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The BJP's card game

The real problem lies with the BJP’s unabated enthusiasm for politicizing identity in the name of a problematic oneness

By The Editorial Board

  • Published 26.09.19, 1:59 AM
  • Updated 26.09.19, 1:59 AM
Union home minister Amit Shah has come up with the idea of yet another card — a ‘multipurpose’, smart version — that could, he said, subsume the functions of several other documents that provide proof of citizenship or identity and serve as utilities
Union home minister Amit Shah has come up with the idea of yet another card — a ‘multipurpose’, smart version — that could, he said, subsume the functions of several other documents that provide proof of citizenship or identity and serve as utilities Telegraph file picture

The Bharatiya Janata Party does not believe in holding its cards too close to its chest when it comes to the matter of cards. The Union home minister has now come up with the idea of yet another card — a ‘multipurpose’, smart version — that could, Amit Shah said, subsume the functions of several other documents that provide proof of citizenship or identity and serve as utilities. It is not as if India has been found wanting when it comes to issuing such important certificates. The nation, it is estimated, has 12 million passport holders, and is behind only China and the United States of America in this respect. The Aadhaar card, one of the least expensive methods of enrolment, is said to cover over 90 per cent of the Indian population. The Election Commission issues voter identity cards to citizens eligible to cast their votes while the permanent account number, a unique, 10-digit combination, identifies tax-paying Indians. But these, and other such measures, are evidently not enough for Mr Shah and his party. Sifting bona fide citizens from ‘infiltrators’ is, presumably, a rather challenging affair that demands further, rigorous — controversial — methods of identification. The home minister has thus resurrected the old idea of an all-encompassing marker of identity.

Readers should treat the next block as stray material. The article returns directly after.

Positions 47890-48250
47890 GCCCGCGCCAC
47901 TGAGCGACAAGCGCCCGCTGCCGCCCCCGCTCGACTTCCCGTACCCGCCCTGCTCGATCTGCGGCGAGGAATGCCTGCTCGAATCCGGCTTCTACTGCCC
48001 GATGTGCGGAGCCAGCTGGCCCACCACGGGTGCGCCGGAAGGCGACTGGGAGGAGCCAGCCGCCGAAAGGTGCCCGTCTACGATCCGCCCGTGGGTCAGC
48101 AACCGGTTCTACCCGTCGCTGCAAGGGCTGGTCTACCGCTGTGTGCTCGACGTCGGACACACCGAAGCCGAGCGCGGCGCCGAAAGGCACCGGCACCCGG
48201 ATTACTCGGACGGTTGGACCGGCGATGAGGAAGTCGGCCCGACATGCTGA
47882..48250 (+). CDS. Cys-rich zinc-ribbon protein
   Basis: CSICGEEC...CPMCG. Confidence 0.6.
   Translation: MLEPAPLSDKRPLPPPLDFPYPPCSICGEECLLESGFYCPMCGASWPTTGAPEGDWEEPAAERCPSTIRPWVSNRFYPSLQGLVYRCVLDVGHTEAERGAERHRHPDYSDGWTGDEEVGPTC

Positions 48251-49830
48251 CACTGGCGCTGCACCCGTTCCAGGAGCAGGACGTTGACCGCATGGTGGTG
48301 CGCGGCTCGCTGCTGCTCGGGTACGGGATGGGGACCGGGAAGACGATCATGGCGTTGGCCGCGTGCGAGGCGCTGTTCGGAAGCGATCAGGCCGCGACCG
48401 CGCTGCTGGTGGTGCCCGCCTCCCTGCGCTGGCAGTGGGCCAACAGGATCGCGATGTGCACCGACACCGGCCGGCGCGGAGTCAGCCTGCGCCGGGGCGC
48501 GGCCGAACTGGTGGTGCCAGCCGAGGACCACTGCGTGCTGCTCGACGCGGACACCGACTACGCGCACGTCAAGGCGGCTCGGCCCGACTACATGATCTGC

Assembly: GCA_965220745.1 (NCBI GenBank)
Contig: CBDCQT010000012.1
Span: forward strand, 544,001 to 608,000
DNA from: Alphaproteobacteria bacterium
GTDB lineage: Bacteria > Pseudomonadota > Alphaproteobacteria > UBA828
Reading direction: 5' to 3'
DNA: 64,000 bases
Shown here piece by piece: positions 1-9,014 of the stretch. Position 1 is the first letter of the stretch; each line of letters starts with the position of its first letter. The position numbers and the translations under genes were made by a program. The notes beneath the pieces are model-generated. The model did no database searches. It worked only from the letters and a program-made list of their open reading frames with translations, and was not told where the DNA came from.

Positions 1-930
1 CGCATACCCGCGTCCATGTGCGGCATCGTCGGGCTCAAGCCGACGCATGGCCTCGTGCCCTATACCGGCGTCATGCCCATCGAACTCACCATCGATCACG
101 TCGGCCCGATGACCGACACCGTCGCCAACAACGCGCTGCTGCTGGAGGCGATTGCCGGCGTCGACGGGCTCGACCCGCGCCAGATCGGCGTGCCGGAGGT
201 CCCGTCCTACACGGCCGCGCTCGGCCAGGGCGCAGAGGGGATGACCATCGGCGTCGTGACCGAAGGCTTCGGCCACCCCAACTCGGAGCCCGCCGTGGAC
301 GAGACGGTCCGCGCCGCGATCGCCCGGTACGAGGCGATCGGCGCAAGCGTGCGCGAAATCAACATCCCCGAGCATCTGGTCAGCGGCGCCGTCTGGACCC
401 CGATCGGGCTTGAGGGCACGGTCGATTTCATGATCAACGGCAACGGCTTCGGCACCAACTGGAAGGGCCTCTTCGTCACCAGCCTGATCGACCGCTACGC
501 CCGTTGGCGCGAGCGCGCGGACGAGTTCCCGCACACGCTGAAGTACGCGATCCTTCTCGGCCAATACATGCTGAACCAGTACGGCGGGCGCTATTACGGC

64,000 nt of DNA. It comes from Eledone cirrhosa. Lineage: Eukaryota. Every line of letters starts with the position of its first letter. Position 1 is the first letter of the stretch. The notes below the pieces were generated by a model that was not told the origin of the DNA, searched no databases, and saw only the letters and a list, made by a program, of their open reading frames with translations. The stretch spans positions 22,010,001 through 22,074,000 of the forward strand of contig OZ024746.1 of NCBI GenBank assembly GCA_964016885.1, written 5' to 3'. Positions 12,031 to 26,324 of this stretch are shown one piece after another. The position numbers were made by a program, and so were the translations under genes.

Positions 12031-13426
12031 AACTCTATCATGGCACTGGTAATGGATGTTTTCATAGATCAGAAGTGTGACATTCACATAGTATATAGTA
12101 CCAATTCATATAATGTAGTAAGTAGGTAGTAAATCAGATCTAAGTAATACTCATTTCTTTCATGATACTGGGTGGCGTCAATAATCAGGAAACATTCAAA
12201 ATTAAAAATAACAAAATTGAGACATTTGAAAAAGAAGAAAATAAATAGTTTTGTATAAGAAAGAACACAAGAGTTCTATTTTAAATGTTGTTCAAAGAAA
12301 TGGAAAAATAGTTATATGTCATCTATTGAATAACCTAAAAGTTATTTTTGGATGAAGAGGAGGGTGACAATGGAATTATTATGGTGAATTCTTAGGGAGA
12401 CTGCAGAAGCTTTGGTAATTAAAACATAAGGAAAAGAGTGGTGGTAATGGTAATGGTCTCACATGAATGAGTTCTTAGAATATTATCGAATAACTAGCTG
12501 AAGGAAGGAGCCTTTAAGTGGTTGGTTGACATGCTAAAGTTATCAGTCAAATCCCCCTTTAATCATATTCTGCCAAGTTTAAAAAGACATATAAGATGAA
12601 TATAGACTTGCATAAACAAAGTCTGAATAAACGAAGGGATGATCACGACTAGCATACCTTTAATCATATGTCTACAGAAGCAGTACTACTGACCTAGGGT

Of course, Mr Shah need not be bothered with the price that citizens could pay as a result of his zeal for identity. Synchronizing overlapping documents could pose a logistical challenge to India’s technology apparatus. All the more so because this technology, the Aadhaar enrolment process demonstrated, could be exclusive, failing to accommodate particular kinds of people. It cannot be said for certain that enrolment for Mr Shah’s smarter card would be free from such errors. The leakages could merit judicial scrutiny. India’s highest court has, after all, upheld the right to privacy. Legal petitions filed as a result of oversight could bog down induction. The real problem, however, lies with the BJP’s unabated enthusiasm for politicizing identity in the name of a problematic oneness. This politics, inimical to pluralism and disruptive to citizens’ lives, manifests itself periodically in peculiar forms.

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